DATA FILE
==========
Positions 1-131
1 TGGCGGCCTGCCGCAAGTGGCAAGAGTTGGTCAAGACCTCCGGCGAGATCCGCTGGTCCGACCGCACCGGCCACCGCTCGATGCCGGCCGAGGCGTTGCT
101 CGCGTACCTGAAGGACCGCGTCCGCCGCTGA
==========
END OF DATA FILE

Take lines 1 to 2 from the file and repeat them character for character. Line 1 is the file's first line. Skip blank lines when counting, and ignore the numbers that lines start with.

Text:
Positions 1-131
1 TGGCGGCCTGCCGCAAGTGGCAAGAGTTGGTCAAGACCTCCGGCGAGATCCGCTGGTCCGACCGCACCGGCCACCGCTCGATGCCGGCCGAGGCGTTGCT